In December 2009, Montgomery and Fairfax Counties were assigned $300 million in federal money to help adjust to BRAC traffic.
"I hope that the funding means we have money for some highway improvements. That is what we need desperately," [Fairfax County Board of Supervisors Chairman Sharon Bulova] said as she outlined the impact of expansion of Fort Belvoir. Fairfax is hoping to widen Richmond Highway (Route 1) and improve pedestrian access.
Much like the Andrews BRAC transportation improvements, there doesn't seem to be any plans to make Ft. Belvoir more accessible by bicycle. This, despite the fact that the Fairfax County Federation of Citizens Associations and the Coalition for Smarter Growth both called on the Army to include bicycle access in their plans.
The EIS does list encouraging cycling - by providing showers and secure bike lockers - as one possible Transportation Demand Management strategy and building a trail network that connects with the existing county trails and the Metro system as another; but they don't go so far as to say they will do that.
The only possible bicycle project they note is the Potomac Heritage Scenic Trail, which was recommended by the Department of the Interior as partial mitigation. Their response was
The trail will be included in the upcoming Fort Belvoir Master Plan update as part of that document's Trail Plan, and the project will be analyzed in the Master Plan's NEPA document. Funding is being sought for this work. Fort Belvoir will continue to evaluate the potential for other recreational and nonmotorized transport opportunities.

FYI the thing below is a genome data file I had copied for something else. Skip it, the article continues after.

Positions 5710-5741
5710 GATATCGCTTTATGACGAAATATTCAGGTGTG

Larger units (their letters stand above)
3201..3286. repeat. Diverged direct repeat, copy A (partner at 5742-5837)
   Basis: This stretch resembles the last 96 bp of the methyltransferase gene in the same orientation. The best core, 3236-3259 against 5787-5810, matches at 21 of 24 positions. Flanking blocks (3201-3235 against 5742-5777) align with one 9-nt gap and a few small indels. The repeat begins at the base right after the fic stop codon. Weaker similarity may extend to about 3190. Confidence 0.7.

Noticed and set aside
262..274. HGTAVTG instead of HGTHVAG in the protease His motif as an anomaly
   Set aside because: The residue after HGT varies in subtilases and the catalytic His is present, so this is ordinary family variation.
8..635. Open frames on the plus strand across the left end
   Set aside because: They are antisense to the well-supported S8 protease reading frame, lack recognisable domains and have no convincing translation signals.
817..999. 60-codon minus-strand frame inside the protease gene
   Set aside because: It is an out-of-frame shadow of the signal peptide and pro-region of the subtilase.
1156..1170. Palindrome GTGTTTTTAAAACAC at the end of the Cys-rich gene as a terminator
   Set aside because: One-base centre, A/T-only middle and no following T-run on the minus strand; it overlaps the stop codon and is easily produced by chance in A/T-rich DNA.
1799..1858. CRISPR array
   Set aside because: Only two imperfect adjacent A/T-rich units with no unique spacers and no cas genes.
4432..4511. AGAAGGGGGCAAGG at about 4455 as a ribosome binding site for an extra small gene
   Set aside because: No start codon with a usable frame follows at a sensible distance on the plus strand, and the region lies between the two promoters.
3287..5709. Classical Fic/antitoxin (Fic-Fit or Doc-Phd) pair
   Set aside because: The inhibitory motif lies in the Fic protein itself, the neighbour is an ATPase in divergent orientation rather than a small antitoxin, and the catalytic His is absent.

But it appears they consider that more of a recreational project than a transportation one, as elsewhere they state:
The National Scenic Trail on Fort Belvoir would be completed to offset loss of recreational opportunities due to BRAC realignment.
After that, the only place cycling is mentioned is in the comment section and in their responses to those comments. In other words, they would not have discussed it at all, had they not been required to by law. It turns out they got a lot of questions and comments on biking.
In a letter, Gerald Connolly, then with the Fairfax County Board of Supervisors, called on them to do more for nonmotorized transportation, specifically that they create trails consistent with the county's Trails Plan, including a trail along Accotink Creek, create a trail that links the Engineering Proving Grounds (EPG) site to the Cross County Trail, develop a non motorized transportation plan, complete the Potomac Heritage National Scenic Trail (which would include a bicycle element), provide pedestrian and bicycle connections between on-post and/or near-post housing and on-site employment areas, require new buildings to accommodate bicycle commuting (e.g., secure parking facilities, locker and shower facilities) and to identify mechanisms through which new trails will be funded and constructed.
To which they responded
A trail plan is planned to be included in the upcoming Fort Belvoir Master Plan Update.